Lucid Dreaming and Metacognition: How Do I Know That I Am Dreaming?
Neuroscientists discover similarities between dreaming and wakefulness
In lucid dreamers, the brain area that enables us to consciously reflect cognitive processes is larger. This fact is shown in a joint study by scientists from the Max Planck Institute for Human Development in Berlin and the Max Planck Institute of Psychiatry in Munich. The results are published in the current issue of The Journal of Neuroscience.
Some people know the phenomenon of lucid dreaming, a state of awareness during which they are conscious of dreaming. Sometimes, the dreamers can even play an active role in their dreams. Most of the lucid dreamers, however, experience lucid dreams only a couple of times a year and only very few nearly every night.
Undoubtedly, the idea to control one’s dreams and to live out there what’s impossible in real life, like e.g. flying, is tempting. Internet forums and blogs are full of instructions and tips on lucid dreaming. But how can some persons dream lucidly and others not? Is lucid dreaming connected with the human capability of self-reflection—the so-called metacognition?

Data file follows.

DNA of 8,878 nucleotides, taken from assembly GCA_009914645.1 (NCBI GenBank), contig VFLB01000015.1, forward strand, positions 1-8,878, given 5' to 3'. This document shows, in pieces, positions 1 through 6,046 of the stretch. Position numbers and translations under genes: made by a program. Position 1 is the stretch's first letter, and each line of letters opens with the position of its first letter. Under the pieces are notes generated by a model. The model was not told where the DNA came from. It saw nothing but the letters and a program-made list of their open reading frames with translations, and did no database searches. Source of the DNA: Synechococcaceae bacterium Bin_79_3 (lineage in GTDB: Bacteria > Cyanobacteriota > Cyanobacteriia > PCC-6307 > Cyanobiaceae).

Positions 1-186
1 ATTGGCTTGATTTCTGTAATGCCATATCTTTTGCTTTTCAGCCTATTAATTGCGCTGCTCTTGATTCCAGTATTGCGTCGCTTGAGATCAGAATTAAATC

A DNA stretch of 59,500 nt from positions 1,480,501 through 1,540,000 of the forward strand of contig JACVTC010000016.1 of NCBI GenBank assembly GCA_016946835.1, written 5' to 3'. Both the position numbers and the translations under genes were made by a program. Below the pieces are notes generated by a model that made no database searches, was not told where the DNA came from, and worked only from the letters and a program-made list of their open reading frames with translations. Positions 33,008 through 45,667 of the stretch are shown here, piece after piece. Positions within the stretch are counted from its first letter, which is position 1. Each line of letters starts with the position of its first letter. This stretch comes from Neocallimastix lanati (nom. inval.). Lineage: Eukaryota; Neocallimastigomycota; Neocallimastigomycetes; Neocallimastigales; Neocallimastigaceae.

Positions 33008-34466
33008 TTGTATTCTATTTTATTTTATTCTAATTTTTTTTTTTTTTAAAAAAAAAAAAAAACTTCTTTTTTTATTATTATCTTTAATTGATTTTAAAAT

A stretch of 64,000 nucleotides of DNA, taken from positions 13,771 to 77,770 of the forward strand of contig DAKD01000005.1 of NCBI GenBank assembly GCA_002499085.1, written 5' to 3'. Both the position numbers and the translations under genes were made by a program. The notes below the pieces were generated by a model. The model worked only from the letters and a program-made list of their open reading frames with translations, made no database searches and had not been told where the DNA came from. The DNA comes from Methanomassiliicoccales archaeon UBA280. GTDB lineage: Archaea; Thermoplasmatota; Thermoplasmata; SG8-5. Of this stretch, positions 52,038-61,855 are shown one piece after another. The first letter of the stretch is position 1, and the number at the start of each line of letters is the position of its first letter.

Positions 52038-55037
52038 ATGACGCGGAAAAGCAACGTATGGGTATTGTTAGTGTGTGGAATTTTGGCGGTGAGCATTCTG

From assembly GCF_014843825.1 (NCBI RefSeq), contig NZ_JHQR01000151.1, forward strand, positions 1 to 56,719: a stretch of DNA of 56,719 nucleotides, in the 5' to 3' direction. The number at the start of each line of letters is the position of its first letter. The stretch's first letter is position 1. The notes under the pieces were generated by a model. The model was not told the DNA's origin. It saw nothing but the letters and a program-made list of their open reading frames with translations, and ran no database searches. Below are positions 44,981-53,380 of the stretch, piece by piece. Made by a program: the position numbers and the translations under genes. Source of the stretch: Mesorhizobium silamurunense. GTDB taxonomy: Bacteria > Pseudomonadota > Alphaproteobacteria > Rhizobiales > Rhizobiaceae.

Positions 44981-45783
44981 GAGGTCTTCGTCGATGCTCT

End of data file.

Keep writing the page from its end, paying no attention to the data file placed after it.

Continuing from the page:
Although this relationship seems obvious, it was so far unclear whether lucid dreaming, i.e., being aware of dreaming while dreaming, and metacognition, the knowledge of one’s knowledge and thinking, are indeed related to each other. Using magnetic resonance imaging (MRI), neuroscientist from the Max Planck Institute for Human Development in Berlin together with their colleagues from the Max Planck Institute of Psychiatry in Munich could now demonstrate this connection for the first time when comparing the brain structures of 31 frequent lucid dreamers to those of 31 participants who never or only rarely have lucid dreams.
The scientists discovered that the brain area controlling conscious cognitive processes, i.e., the anterior prefrontal cortex, is larger in lucid dreamers. The same cortical area is also important for metacognition. The differences in volumes between lucid dreamers and non-lucid dreamers in this brain area suggest that lucid dreaming and metacognition are indeed closely connected. This theory was supported by brain images taken when subjects were solving metacognitive tests while being awake. These images demonstrate that the activity in the anterior prefrontal cortex was higher in lucid dreamers.
“Next, we want to know whether metacognitive skills can be trained,” states Elisa Filevich, post-doc in the Center for Lifespan Psychology at the Max Planck Institute for Human Development. “Our study indicates that self-reflection in everyday life is more pronounced in persons who can easily control their dreams.” To examine whether training positively influences metacognition, the researchers intend to train test persons in lucid dreaming in a follow-up study.
Filevich, E., Dresler, M., Brick, T. R., & Kühn, S. (2015). Metacognitive Mechanisms Underlying Lucid Dreaming. Journal of Neuroscience, 35, 1082–1088. doi:10.1523/JNEUROSCI.3342-14.2015